A Ukrainian passenger jet carrying 176 people crashed just minutes after taking off from the Iranian capital's main airport, turning farmland on the outskirts of Tehran into fields of flaming debris and killing all on board.
The crash of Ukraine International Airlines came hours after Iran launched a ballistic missile attack on Iraqi bases housing U.S. soldiers.
Iranian officials said they suspected a mechanical issue brought down the Boeing 737-800 aircraft. The Ukrainian Embassy initially said they did not believe the crash was terror related, but later pulled that statement.
"Information on the causes of the plane crash is being clarified by the commission," the embassy said, according to CNN.
Among those killed in the crash were 82 Iranians, 63 Canadians and 11 Ukrainians were killed in the crash, according to CNN. Ukraine's foreign minister says Swedish, Afghan, British and German nationals were also among those killed.
Canadian Foreign Minister François-Philippe Champagne says he's been in touch with the government of Ukraine since the crash. He called it tragic news and said Wednesday that Canada's "hearts are with the loved ones of the victims, including many Canadians."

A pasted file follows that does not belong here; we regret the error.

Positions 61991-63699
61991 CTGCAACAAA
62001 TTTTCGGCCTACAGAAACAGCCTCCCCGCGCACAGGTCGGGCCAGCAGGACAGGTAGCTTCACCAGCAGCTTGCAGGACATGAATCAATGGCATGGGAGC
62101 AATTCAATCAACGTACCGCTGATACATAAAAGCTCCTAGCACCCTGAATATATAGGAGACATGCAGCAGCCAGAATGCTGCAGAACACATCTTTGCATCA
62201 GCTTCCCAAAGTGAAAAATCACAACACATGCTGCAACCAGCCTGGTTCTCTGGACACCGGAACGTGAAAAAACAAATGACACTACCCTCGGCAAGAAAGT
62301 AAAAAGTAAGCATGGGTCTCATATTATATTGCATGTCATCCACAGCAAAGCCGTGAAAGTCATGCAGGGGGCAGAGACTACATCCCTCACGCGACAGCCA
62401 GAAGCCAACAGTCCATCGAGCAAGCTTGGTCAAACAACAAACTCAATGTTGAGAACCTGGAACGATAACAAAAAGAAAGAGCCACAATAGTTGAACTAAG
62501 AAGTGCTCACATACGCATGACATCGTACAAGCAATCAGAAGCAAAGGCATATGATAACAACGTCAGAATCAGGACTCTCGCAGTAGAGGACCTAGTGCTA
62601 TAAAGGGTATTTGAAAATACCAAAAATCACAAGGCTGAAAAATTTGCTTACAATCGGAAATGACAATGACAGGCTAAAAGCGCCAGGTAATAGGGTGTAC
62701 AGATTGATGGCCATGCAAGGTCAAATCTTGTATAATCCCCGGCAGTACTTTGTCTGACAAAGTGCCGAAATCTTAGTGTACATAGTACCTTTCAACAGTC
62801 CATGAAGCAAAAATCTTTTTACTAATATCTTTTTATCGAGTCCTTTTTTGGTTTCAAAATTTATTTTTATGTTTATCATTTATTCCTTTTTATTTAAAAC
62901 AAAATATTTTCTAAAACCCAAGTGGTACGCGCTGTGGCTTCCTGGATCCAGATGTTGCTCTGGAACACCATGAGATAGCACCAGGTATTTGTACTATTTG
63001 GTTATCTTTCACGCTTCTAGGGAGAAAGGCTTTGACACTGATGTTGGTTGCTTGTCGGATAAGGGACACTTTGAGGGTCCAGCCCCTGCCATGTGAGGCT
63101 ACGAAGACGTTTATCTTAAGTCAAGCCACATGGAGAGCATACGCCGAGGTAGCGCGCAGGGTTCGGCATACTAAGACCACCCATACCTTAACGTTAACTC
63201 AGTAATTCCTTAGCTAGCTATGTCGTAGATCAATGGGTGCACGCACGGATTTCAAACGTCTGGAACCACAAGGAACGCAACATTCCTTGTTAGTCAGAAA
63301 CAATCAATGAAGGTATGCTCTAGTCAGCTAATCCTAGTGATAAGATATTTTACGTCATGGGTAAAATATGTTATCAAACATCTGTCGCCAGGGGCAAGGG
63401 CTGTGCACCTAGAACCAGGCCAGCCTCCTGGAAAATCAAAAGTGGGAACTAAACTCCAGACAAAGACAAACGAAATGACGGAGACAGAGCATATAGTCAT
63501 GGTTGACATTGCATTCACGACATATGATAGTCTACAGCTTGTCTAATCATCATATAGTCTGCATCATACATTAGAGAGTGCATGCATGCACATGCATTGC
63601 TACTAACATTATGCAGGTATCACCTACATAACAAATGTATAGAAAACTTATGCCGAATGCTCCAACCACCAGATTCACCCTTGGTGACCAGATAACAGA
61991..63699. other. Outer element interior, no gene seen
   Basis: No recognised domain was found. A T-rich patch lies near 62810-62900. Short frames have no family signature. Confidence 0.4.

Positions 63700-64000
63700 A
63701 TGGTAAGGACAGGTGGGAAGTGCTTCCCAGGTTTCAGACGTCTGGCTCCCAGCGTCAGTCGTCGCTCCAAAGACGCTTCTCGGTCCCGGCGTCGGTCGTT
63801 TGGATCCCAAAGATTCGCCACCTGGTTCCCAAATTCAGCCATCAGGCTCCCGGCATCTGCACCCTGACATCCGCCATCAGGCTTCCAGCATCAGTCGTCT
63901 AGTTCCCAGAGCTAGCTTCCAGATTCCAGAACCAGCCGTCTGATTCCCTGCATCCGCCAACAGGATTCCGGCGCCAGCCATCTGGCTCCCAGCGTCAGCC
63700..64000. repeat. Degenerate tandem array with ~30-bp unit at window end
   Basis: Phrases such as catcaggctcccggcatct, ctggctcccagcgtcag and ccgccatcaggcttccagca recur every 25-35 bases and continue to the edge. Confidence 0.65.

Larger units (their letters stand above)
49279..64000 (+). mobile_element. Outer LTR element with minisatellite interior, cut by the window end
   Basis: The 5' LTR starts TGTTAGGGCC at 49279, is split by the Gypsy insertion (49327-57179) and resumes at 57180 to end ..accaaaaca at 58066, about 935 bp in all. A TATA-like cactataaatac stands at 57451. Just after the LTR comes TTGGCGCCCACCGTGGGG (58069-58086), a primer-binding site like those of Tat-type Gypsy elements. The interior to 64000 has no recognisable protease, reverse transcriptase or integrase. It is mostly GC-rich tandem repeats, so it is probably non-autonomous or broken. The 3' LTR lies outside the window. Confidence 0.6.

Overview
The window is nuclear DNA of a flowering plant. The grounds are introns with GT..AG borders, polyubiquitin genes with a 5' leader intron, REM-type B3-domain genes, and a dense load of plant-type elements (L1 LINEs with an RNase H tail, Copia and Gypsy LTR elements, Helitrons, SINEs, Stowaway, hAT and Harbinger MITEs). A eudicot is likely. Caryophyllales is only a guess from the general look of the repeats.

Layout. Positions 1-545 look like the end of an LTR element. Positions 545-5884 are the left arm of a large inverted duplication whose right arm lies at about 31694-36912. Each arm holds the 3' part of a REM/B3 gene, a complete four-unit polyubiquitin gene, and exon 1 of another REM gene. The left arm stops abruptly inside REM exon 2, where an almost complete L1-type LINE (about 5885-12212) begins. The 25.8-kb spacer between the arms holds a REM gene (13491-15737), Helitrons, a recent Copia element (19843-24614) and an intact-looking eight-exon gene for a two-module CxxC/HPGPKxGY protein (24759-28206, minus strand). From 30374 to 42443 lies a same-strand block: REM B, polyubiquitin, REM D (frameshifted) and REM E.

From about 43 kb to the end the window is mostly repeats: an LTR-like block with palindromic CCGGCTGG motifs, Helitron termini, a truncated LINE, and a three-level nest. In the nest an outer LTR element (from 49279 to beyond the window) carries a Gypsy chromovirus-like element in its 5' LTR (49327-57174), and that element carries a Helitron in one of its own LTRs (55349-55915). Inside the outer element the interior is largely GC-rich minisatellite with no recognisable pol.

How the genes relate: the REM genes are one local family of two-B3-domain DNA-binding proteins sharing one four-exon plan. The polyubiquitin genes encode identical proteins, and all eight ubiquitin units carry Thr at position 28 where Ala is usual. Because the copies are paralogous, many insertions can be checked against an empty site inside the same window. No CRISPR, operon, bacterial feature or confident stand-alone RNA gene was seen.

CNN reports that Iran will not hand over the black boxes containing flight information over to the United States or to Boeing. Iran says it has no obligation to provide the information to the U.S. under international aviation law.
Commercial airlines are rerouting flights crossing the Middle East to avoid possible danger amid escalating tensions between the United States and Iran.
Australian carrier Qantas says it's altering its London to Perth, Australia, routes to avoid Iranian and Iraqi airspace until further notice. Malaysia Airlines says that “due to recent events,” its planes would avoid Iranian airspace. Singapore Airlines also says its flights to Europe would avoid Iran.
The U.S. Federal Aviation Administration has barred American pilots and carriers from flying in areas of Iraqi, Iranian and some Persian Gulf airspace.
Analysts say that changed flight plans are expected to inconvenience as many as 15,000 passengers per day and lengthen flight times by an average of 30 to 90 minutes.